“Critics,” I last wrote, “see so many films each year their souls are deadened. They’re left almost bereft of what passes for normal sensation. Consequently, their viewpoints and opinions become increasingly jaded. Unless a movie darkens, depresses and disheartens, it’s not worthy of acclaim. Unless the nihilistic characterizations make you want to slug back a fifth of vodka or jump off a building or slit your wrists, the movie is not an artistic success.”

Jump off a building? According to one interpretation, that’s what Riggan does in the end. Or does he? Who cares?

Call me unvarnished but when I go to the movies, I want to be entertained or educated. And once in a rare while — to be uplifted. No surprise, then, that critically acclaimed downers seldom translate into popular success.

Give me the other Bird, man.


Next time I want a Birdman, give me the attorney with a beak — the other ex-superhero named Harvey T. Birdman of Birdman and the Galaxy Trio. Although he works mostly as a criminal defense attorney alongside other cartoon characters, he’s not emotionally tortured — even if he is a lawyer. So if I want surrealistic comedy, next time I’ll take the other Birdman.


Photo Credits: Harvey Birdman Attorney at Law, by Nathan Rupert at Flickr via Creative Commons-Attribution NonCommercial-NoDerivs 2.0 Generic License; Captain Future: Man of Tomorrow, by Colleen A. Bryant at Flickr via Creative Commons; Português: El Rey, nosso senhor e amo by Angelo Agostini at Wikimedia Commons, public domain.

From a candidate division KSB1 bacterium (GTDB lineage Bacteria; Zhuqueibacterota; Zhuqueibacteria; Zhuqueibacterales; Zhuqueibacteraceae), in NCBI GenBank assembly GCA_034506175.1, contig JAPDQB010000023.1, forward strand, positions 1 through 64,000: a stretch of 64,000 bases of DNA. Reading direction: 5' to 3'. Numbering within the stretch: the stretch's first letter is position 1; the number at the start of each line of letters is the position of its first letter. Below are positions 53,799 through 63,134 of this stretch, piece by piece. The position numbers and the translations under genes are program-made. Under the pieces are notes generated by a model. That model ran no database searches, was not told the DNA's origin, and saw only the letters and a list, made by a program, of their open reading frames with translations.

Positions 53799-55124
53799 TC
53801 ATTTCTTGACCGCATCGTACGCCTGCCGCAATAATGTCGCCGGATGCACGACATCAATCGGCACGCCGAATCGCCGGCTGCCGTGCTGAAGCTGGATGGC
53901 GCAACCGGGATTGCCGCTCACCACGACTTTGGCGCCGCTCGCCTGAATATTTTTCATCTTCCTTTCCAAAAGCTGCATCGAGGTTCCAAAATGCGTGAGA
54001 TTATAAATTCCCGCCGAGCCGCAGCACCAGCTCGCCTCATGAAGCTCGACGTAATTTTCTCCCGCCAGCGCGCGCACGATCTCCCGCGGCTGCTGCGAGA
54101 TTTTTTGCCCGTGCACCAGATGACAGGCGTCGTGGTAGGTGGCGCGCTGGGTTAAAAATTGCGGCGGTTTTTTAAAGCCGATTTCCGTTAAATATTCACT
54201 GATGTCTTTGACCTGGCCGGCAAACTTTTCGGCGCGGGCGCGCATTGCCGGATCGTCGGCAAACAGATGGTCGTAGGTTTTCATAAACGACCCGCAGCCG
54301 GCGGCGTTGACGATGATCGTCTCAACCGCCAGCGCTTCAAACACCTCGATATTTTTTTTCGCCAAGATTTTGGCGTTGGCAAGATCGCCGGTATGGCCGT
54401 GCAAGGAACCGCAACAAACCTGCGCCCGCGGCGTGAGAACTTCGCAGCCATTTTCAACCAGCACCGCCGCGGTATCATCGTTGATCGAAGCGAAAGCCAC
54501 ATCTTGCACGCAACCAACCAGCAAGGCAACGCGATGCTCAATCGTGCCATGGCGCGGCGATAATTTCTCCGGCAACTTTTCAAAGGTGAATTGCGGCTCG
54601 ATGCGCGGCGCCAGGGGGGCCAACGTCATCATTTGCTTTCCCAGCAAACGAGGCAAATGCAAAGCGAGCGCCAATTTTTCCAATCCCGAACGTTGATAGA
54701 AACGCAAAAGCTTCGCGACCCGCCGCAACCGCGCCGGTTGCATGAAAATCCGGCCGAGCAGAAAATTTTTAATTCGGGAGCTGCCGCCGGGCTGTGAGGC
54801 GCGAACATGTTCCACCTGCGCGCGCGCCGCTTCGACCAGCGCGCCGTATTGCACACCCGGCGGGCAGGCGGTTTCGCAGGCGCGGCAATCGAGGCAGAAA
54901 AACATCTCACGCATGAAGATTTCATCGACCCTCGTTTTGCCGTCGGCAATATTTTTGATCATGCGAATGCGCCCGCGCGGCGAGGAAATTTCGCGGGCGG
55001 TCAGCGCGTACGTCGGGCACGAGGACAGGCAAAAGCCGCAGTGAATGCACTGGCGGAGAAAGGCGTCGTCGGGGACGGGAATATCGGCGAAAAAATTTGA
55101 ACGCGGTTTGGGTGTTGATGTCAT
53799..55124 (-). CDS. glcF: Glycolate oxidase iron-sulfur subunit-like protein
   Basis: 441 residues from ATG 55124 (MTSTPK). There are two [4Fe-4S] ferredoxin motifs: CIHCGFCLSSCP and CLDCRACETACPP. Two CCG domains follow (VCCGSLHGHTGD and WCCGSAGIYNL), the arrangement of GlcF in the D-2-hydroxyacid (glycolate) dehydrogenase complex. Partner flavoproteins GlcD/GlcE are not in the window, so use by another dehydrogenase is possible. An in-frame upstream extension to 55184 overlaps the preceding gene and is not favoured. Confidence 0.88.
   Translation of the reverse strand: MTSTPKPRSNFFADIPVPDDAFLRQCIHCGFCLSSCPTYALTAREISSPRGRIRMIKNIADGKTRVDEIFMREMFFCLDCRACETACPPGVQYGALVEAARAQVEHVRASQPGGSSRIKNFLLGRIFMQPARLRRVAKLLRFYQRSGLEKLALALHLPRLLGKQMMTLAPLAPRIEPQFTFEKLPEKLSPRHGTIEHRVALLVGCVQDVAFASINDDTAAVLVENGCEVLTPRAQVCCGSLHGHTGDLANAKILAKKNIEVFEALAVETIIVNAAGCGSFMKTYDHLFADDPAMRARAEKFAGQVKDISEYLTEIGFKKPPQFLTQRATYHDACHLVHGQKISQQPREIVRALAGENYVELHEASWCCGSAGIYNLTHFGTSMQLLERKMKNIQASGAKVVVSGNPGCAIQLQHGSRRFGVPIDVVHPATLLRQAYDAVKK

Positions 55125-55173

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Long time readers know I’m continually inspired by ‘seize-the-day’ true believers of any age and persuasion, but especially by those still sucking the marrow out of life — even as the sun ebbs.

Last July, I was enthused by Oliver Sacks’ testimony to Sacks, a neuroscientist by profession, offered his life reflections about old age in a New York Times essay on the eve of turning 80. Besides being a time of leisure and freedom, Sacks observed that with old age, those remaining sands of the hourglass also provide a time “to bind the thoughts and feelings of a lifetime together.”

A terminal condition.

But recently, I learned Sacks had returned again to the pages of the ‘Gray old lady,’ but this time to reflect anew not only about life — but also about “his luck” running out on learning that at 81, he has terminal cancer.

Writing last month, Sacks described how “a few weeks ago I learned that I have multiple metastases in the liver.” The news, he declared, gave him “a sudden clear focus and perspective” with no room left for the “inessential.”

Not to be unsympathetic, his was hardly the uncommon reaction. It was Samuel Johnson, after all, who long ago observed, “When a man knows he is to be hanged in a fortnight, it concentrates his mind wonderfully.”